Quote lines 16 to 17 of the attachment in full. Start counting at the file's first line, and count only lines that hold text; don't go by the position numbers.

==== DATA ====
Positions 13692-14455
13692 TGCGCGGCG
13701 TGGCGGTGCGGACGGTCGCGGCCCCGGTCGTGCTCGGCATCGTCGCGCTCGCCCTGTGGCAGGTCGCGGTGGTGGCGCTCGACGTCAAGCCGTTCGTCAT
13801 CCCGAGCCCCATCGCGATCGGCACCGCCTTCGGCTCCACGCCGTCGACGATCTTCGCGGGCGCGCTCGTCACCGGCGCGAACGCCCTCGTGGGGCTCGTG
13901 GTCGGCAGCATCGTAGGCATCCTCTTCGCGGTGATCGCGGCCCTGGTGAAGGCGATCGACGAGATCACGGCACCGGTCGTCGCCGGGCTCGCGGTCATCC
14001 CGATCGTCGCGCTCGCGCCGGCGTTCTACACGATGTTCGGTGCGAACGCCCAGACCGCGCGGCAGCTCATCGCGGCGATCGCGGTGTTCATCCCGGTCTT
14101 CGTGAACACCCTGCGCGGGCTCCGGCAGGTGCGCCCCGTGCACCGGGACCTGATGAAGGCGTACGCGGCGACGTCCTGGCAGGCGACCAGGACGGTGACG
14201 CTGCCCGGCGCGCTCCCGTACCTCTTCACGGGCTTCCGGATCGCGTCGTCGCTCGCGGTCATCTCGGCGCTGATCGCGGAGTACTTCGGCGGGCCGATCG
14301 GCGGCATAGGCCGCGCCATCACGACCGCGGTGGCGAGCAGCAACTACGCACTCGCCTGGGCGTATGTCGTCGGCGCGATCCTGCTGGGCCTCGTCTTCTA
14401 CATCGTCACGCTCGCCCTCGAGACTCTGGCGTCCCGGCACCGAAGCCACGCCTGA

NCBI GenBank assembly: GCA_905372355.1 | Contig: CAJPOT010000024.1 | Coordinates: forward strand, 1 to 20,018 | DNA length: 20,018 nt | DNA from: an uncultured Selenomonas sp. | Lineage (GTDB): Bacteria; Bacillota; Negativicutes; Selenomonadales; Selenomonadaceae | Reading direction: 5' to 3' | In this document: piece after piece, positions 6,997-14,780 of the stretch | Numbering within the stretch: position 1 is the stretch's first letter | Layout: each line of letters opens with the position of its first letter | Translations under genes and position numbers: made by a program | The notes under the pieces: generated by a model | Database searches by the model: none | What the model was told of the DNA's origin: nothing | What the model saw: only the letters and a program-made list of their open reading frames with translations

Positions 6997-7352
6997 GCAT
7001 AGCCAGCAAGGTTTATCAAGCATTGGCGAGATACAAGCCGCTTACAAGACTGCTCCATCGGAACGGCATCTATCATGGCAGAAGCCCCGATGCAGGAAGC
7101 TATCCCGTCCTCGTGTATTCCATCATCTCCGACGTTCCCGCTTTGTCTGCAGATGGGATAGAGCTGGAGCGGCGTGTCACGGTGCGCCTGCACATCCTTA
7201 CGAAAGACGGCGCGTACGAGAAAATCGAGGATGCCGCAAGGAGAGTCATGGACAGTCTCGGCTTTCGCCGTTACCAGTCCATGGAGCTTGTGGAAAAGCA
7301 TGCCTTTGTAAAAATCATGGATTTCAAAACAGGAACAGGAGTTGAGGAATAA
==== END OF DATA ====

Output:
7201 CGAAAGACGGCGCGTACGAGAAAATCGAGGATGCCGCAAGGAGAGTCATGGACAGTCTCGGCTTTCGCCGTTACCAGTCCATGGAGCTTGTGGAAAAGCA
7301 TGCCTTTGTAAAAATCATGGATTTCAAAACAGGAACAGGAGTTGAGGAATAA